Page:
Operating partners (e.g. management generals like Bob Nardelli) are hard-core managers. Yet, if you carefully read my post, they too don't know or care about the fundamentals of management. Worse: they further pollute the appropriately profit-centered world of the PE industry with the mindset that is simplistically centered on managerial trickery.

Lets re-check the latter statement with one management fundamental: the Principal-Agent theory. The first goal of the Principal (GP and especially LP) is profit. The first goal of the Middleman (Manager) is his personal survival as an appointed "leader", with its greater status and personal gain. Milking more profit for the GP out of Agents (widget-making employees who do make money) comes second. Moreover, the employees (Agents) care mostly about their own promotions into management ranks and/or higher pay, but both benefits are firmly in the hands of the Managers - Middlemen (usually a whole chain of them), with different personal agendas. So, guess who among shop employees puts as their first priority the higher profit for the GPs and LPs like you? - Right, nobody.

Now, what if employees-agents could bring more profit for GPs-principals without any intermediation of managers-middlemen? - “Neah, impossible!" - you'd hear even from GPs with McKenzie/BCG/Bain credentials... Well, wrong. Decades of my own management experience and research tell me exactly the opposite. But don't trust me, look at one cute example:

By any parameter the best unit in the General Electric Aviation division is their Durham engine assembly plant. For most intents and purposes, there workers supervise themselves: the whole plant has about 200 employees and only one (1) supervisor and even that supervisor simply manages "up" – i.e. manages his/her own managers. Again, they beat hands down all workers at other plants who are supervised not just by your garden variety managers, but by the famed GE ones!

Nice, isn't it? Some silly guy might even expect that, seeing the outstanding performance at Durham, GE brass would spread Durham know-how throughout the company. After all, it would clearly raise shareholders' returns, although displacing hundreds or thousands of managers. But no, no such luck for the shareholders: GE brass marvels at the Durham performance... and turns away. To them, being an appointed "leader" comes first, firing yourself to make more money for your principal comes last. Actually, if I were in their place, I would have every incentive to sabotage managerless performance systems and treat the examples from Durham, W.L. Gore, Semco SA and other perennially successful companies as aberrations that can't possibly work in my particular division/company/industry, etc.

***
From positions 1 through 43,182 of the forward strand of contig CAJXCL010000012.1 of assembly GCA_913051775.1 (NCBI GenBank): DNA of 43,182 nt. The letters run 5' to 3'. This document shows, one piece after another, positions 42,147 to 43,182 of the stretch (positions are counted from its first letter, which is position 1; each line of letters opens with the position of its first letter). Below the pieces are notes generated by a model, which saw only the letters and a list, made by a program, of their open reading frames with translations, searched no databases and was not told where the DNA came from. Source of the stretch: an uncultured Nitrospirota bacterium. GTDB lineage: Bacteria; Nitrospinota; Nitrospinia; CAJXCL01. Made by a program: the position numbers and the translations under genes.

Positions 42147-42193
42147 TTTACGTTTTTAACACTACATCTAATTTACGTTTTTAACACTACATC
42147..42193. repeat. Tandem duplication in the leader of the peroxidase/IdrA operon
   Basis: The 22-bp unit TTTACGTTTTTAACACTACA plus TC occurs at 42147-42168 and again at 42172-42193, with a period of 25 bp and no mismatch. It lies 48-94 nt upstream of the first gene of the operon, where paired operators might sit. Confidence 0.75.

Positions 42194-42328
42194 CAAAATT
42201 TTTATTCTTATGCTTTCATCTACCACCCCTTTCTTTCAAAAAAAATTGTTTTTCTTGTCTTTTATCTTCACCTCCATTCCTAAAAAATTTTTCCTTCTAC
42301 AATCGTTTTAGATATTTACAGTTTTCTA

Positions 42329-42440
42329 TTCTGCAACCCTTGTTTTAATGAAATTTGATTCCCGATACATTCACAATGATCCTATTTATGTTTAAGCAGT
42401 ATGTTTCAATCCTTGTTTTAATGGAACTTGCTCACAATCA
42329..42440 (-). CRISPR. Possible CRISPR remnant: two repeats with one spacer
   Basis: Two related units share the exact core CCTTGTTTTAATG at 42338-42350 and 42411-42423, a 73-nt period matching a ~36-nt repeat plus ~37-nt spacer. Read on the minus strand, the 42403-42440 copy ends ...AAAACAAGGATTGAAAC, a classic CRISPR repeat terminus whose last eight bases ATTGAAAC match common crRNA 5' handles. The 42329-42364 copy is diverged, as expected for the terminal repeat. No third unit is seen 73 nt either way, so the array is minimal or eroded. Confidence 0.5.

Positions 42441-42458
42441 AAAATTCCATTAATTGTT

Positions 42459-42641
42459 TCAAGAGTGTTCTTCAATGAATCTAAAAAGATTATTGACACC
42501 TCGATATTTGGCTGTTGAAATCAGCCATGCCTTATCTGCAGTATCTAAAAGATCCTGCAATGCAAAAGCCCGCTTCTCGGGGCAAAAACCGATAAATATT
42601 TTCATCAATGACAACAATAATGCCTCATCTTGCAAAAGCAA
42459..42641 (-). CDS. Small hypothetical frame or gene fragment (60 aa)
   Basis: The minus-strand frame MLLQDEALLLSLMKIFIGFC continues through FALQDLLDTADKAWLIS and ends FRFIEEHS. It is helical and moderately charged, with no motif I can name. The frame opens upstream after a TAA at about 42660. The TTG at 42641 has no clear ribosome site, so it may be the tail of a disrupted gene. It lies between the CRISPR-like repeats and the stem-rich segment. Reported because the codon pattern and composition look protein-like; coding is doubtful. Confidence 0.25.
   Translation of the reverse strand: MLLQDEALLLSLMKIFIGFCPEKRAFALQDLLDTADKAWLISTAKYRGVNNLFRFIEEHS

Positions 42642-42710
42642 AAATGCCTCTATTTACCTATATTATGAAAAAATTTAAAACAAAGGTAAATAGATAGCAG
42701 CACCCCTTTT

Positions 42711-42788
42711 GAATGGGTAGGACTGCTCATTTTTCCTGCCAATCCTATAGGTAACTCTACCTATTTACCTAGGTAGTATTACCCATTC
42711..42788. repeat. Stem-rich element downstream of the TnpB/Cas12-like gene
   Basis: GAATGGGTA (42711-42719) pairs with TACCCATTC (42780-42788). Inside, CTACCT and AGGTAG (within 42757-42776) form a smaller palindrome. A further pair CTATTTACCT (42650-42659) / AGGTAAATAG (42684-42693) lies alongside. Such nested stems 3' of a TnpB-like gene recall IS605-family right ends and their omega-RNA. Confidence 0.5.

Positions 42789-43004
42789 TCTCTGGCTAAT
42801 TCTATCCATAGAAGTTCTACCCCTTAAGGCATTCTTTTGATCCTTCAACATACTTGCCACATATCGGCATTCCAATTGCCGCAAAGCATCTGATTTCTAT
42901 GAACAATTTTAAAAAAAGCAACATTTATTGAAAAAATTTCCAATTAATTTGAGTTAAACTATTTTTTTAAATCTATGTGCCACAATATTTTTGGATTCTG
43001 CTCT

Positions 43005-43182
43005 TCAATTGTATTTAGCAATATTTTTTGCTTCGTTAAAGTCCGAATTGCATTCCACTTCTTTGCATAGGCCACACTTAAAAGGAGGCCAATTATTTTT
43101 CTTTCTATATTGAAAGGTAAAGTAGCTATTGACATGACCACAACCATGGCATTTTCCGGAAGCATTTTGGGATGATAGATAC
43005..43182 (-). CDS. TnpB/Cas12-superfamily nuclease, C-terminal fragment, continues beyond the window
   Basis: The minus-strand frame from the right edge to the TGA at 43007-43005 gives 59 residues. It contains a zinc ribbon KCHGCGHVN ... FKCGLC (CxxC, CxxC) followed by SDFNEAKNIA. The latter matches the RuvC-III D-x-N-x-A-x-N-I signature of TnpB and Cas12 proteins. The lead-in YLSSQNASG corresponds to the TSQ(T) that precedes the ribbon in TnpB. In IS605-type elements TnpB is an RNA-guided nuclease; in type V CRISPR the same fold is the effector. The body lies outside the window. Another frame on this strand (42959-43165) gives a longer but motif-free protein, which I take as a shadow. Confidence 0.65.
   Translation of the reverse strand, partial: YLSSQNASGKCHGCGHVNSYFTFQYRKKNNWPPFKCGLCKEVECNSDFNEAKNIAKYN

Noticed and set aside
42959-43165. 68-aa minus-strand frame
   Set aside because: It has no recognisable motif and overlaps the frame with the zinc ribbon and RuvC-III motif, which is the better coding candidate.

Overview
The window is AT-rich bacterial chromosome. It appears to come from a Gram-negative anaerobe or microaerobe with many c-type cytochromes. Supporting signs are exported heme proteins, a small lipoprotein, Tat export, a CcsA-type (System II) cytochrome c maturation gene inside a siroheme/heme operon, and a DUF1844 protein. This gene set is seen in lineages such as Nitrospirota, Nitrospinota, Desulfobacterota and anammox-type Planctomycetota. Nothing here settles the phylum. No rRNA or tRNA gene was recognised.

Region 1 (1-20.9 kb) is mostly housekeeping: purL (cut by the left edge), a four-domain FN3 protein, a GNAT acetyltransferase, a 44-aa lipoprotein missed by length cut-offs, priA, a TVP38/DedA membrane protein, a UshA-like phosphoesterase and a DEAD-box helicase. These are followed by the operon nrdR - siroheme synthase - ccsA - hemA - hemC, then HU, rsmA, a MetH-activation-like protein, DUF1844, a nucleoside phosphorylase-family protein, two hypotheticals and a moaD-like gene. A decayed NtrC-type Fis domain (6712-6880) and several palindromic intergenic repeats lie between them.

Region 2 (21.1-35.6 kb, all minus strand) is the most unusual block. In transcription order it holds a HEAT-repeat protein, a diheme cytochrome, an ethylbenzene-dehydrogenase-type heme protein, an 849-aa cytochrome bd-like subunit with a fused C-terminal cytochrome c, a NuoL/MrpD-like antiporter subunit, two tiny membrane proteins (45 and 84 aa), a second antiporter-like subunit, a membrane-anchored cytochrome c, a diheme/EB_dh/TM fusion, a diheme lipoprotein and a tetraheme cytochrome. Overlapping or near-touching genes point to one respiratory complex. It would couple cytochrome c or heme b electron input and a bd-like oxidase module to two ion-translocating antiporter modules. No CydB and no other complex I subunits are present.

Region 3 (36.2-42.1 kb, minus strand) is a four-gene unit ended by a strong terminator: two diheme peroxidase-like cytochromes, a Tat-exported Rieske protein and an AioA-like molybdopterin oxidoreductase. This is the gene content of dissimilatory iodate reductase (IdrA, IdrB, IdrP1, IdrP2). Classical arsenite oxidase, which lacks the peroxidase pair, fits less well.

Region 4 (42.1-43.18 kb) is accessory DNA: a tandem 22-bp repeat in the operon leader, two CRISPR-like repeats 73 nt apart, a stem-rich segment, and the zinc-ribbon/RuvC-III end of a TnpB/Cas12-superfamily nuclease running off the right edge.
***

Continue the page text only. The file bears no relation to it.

Now, please tell me how having a bunch of hard-core managers (OPs) at the center of private equity firms is going to change all this? Have you ever heard any OP saying that, to produce bumper profit, you need performance systems devoid of managers? Did he also mention that employees really love such systems? Finally, can you foresee Bob Nardellis firing all the managers below and then themselves, since with a good performance system any GP – not only a McKinsey grad - can easily do what an OP is supposed to accomplish and then some?

Hence my lament that, if only GP/LPs knew management fundamentals, they'd be so much better off. But even in long conversations that I periodically have with them I only hear their blind insistence on manager-centered solutions, and they never fail to be incurious about what the "PE heaven" might envolve and how to get there... Is it any wonder they are heading toward mass extinction? Mille pardons for the theatrics, btw. Please, tell me if I'm wrong. Best wishes, anvoro@gmail.com

Andrei Babnikov

You can also forget about the huge dividend payments 3 months after the acquisitions close. In the good old days of 2007, sponsors could get almost all of their capital back in a mere 6 months time. I doubt any banks will want to finance incremental dividends for a time to come.


where do you see the secondary market going?


LP's growing demand for greater transparency and more frequent reporting - combined with the pending US federal tax on carry - may ultimately push the 2/20 model into extinction. GP operating costs will certainly reflect these "new" ramped up pressures to perform. More fun on the horizon for lawyers, accountants and IT professionals.

The banker

No more recaps. It will be a cold day in hell that the banks let PE firms gear up portfolio companies to take cash off the table . . . too many horror stories


I met with a banker today who told me that recaps are absolutely back on the table now . . . amazing how quickly the pendulum swings!!